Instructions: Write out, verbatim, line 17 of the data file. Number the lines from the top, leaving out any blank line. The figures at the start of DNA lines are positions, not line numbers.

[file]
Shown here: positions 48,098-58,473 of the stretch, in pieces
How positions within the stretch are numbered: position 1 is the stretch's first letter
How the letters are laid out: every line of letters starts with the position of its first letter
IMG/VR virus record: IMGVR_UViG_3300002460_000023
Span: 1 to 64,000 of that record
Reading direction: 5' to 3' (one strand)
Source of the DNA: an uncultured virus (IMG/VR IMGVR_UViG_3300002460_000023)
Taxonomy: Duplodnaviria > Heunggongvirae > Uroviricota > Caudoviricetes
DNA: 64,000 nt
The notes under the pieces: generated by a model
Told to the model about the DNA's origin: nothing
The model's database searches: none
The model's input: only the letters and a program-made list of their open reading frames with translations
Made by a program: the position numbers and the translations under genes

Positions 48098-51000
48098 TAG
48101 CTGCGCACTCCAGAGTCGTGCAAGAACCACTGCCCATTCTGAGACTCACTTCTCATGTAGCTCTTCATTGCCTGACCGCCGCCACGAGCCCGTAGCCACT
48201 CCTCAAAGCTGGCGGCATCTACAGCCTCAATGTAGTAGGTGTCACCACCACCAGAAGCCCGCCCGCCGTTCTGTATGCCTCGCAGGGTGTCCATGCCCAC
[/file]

48101 CTGCGCACTCCAGAGTCGTGCAAGAACCACTGCCCATTCTGAGACTCACTTCTCATGTAGCTCTTCATTGCCTGACCGCCGCCACGAGCCCGTAGCCACT